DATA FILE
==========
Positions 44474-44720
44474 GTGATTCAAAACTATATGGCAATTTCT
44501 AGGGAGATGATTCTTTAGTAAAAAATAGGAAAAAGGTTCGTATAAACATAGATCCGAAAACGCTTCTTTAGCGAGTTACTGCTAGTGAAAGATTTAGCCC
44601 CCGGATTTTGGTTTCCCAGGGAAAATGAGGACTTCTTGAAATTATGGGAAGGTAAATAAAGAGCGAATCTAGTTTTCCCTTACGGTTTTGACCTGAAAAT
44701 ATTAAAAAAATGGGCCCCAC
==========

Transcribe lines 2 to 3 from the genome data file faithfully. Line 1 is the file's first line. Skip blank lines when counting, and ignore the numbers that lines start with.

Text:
44474 GTGATTCAAAACTATATGGCAATTTCT
44501 AGGGAGATGATTCTTTAGTAAAAAATAGGAAAAAGGTTCGTATAAACATAGATCCGAAAACGCTTCTTTAGCGAGTTACTGCTAGTGAAAGATTTAGCCC